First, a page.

In addition to the above hypothesis-driven studies, large-scale, single-cell RNA sequencing studies have revealed a transient subpopulation of microglia localizing to early postnatal white matter84 and a population of microglia associated with aging white matter.85 Given that the early postnatal microglial subpopulation is observed in the developing corpus callosum and that children with homozygous, loss-of-function CSF1R mutations show agenesis of the corpus callosum (described above50), it is reasonable to speculate that specialized, developing white-matter microglia may be conserved in humans and involved in the proper development of CNS white matter.
Progranulin-Associated Genes: Role in Disorders of White Matter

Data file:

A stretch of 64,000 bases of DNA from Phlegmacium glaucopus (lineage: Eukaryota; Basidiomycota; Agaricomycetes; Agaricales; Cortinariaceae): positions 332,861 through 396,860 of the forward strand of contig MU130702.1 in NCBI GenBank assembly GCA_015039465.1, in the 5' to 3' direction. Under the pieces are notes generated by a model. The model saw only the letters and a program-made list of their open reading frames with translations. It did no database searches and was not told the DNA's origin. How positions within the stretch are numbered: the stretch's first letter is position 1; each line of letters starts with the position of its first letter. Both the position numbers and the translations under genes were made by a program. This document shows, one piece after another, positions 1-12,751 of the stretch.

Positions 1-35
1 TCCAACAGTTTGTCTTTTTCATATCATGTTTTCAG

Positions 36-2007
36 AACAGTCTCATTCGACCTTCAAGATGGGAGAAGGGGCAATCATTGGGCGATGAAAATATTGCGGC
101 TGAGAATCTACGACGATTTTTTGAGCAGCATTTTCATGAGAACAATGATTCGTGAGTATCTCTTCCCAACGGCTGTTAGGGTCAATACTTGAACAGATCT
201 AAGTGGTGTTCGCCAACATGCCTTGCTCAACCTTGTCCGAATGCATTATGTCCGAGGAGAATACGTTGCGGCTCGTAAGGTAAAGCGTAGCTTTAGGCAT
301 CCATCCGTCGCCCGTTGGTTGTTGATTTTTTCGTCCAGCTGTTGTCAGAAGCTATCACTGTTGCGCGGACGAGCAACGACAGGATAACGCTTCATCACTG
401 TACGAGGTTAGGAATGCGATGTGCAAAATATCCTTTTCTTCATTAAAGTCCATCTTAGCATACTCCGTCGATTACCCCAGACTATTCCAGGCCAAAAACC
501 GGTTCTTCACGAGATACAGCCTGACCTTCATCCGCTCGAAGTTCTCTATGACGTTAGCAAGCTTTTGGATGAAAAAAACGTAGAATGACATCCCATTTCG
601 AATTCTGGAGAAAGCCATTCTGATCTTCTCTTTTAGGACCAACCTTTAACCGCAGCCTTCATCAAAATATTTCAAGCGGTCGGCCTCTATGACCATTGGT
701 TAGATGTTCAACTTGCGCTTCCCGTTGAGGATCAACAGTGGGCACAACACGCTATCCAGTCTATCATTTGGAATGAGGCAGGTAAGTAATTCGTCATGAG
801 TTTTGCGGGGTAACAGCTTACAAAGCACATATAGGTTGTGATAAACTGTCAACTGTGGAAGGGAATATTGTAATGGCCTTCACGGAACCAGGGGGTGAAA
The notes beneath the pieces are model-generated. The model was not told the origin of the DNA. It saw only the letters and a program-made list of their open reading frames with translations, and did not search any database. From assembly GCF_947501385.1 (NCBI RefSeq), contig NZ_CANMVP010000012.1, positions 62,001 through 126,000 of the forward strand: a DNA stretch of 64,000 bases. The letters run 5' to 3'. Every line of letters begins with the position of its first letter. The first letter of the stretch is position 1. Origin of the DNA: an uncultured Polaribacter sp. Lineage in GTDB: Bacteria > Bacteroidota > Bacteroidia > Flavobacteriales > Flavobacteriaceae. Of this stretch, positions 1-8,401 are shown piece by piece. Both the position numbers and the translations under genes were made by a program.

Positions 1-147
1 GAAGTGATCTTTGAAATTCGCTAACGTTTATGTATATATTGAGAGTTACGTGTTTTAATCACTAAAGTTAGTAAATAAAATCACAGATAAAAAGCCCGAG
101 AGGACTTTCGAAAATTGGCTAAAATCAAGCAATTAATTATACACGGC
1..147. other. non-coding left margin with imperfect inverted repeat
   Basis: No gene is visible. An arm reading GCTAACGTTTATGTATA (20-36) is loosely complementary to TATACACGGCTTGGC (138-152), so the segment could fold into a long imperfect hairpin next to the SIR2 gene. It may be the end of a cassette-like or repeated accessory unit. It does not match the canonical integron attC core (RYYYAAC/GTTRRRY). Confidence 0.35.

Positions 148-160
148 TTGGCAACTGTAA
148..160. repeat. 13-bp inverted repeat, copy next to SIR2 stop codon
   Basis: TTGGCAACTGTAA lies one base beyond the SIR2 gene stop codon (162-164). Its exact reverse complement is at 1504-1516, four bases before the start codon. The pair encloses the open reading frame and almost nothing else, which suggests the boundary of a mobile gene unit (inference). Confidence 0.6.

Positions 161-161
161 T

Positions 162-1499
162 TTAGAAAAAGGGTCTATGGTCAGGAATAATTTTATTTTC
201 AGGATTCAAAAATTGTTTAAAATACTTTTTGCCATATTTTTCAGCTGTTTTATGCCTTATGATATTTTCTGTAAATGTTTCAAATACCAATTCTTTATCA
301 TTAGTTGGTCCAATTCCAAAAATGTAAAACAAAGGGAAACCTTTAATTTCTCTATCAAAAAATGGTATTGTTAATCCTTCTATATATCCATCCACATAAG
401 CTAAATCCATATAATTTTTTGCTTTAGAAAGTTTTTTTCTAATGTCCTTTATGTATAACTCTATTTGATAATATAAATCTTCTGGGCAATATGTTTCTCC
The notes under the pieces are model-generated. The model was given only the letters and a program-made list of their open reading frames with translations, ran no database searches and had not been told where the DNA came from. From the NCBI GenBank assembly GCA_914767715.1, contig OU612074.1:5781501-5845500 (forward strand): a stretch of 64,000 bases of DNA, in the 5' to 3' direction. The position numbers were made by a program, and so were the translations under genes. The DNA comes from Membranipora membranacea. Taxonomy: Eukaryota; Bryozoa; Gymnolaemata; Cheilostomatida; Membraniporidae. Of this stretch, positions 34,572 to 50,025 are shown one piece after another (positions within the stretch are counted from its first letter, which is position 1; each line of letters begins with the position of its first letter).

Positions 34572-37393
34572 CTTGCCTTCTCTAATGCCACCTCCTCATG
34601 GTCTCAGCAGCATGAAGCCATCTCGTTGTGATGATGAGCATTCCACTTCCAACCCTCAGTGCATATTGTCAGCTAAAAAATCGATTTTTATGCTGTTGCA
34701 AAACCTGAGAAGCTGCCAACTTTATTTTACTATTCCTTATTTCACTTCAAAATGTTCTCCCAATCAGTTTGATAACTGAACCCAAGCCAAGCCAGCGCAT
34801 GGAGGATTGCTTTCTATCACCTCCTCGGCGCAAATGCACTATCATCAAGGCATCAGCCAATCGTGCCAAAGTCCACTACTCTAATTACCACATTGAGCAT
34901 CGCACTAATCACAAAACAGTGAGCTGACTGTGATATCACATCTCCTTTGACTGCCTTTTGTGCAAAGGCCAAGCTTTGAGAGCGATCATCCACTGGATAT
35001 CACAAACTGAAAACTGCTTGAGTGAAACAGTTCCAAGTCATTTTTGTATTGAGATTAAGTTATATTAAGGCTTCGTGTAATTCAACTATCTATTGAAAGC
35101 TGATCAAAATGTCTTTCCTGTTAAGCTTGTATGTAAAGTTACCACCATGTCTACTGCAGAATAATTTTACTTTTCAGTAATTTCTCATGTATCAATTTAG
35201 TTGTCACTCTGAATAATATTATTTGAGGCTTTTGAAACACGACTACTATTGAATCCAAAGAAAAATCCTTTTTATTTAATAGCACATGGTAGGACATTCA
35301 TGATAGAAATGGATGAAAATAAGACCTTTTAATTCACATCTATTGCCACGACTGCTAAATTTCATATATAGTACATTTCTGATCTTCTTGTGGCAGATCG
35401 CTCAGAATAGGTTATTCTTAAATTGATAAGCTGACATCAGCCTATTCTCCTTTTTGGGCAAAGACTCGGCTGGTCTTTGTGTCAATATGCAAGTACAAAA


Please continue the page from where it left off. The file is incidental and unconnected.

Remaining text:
Haploinsufficiency of the secreted glycoprotein progranulin, encoded by GRN, was first linked to familial frontotemporal lobar degeneration (FTLD) characterized by pathologic TAR DNA-binding protein (TDP)-43 inclusions in 2006.17,18 Other common causes of familial FTLD include pathogenic hexanucleotide repeat expansion intronic to C9orf72 (chromosome 9 open reading frame 72) and pathogenic mutations in MAPT (microtubule-associated protein tau).86 Of note, FTLD cases attributable to GRN, C9orf72, and MAPT demonstrate gene-specific white-matter changes measured using diffusion tensor imaging (DTI).87,88 However, pathogenic GRN mutations are further differentiated among these common causes of familial FTLD in that a subset of cases (13–20%) demonstrate substantial white-matter hyperintensities (WMH) beyond the DTI and gray-matter changes seen across the spectrum of neurodegenerative phenotypes with TDP-43 and tau neuropathology (Table 1).19,20,89 This finding’s relevance to leukodystrophies is further heightened by the absence of other potential explanations for the substantial WMH observed in FTLD-GRN patients, such as vascular disease or major vascular risk factors, mitochondrial or metabolic disease, or other neuroinflammatory conditions.19,90 A recent case report provided additional insight into this discovery, demonstrating that the WMH seen on MRI are associated with marked microgliosis but only mild axonal loss and minimal vascular disease.91 Taken together, these observations suggest that the white-matter findings reported for FTLD-GRN patients are likely specific to the microglial dysfunction caused by GRN mutations rather than other, more established, causes of WMH.